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Discrimination against LGBT employees still legal

A new employee settles in at her desk, puts a photo of her significant other in her office, and discusses mundane aspects of her personal life at work. Later, she brings her significant other into the office to meet her coworkers and her boss. After a few years, the employee notices that she has been passed up for promotions while others with fewer qualifications have moved ahead.

Why? According to a federal lawsuit she filed, it was because her significant other is a woman and her bosses know she is gay.

As in Pennsylvania, the state where this case took place does not have protection for gay employees. Federal law also fails to protect people from discrimination based on sexual orientation, which means that being passed over for promotions simply for being gay was completely legal.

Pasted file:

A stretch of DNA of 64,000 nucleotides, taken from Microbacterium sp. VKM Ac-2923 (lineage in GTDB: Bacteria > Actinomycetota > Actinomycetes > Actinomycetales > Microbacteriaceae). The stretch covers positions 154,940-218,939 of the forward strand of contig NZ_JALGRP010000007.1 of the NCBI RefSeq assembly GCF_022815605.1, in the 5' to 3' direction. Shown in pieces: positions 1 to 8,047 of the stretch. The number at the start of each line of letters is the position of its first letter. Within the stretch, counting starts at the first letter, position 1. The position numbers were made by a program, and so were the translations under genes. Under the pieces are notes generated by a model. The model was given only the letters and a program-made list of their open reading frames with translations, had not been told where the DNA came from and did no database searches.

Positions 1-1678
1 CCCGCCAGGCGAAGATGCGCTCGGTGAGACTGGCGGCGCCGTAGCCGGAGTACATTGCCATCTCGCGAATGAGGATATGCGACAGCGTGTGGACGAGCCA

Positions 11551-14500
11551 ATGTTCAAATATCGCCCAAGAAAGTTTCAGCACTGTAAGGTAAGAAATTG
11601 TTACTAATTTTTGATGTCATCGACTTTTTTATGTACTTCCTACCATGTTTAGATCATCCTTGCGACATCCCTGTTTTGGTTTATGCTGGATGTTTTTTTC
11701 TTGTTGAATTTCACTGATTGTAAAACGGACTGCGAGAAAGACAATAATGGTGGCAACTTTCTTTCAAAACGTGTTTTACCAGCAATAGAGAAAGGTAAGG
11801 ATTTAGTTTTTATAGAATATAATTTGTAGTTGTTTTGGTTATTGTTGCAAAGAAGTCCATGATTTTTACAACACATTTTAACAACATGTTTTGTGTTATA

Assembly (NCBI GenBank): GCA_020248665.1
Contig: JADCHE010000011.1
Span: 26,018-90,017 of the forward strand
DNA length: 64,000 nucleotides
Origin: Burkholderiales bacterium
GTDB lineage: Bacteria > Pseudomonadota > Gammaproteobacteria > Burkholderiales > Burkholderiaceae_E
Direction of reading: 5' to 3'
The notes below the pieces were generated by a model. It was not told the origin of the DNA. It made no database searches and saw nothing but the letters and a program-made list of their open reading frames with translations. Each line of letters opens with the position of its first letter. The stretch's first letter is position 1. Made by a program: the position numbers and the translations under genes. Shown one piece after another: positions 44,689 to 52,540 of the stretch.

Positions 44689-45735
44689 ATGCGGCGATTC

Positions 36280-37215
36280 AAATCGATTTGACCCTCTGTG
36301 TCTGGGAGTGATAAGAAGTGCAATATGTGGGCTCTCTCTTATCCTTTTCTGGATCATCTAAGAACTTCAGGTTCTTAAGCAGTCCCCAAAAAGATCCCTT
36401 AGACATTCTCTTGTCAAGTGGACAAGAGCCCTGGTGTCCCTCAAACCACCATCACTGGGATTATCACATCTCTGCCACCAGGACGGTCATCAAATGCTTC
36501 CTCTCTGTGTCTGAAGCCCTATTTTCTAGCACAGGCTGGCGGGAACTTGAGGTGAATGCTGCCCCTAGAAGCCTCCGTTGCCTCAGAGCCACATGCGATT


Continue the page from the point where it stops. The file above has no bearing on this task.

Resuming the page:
Advocates for gay rights have been lobbying for the Employment Non-Discrimination Act (known as ENDA), which was introduced in a new version last month by lawmakers in both houses of Congress. The bill would protect LGBT employees in the United States from discrimination based on their sexual orientation or gender identity, putting an end to both subtle and overt forms of discrimination and harassment against LGBT employees.

The bill has been proposed in different forms in the past but has been opposed by lawmakers who are concerned about infringing on the right of religious organizations to hire in accordance with their beliefs. The new version carves out a narrow exemption for religious organizations that are in that situation.

Source: MSNBC, "The fight for ENDA: Think you can't be fired for being gay? Think again," Emma Margolin, April 25, 2013.

Information about sexual orientation discrimination in Pennsylvania can be found on our website.

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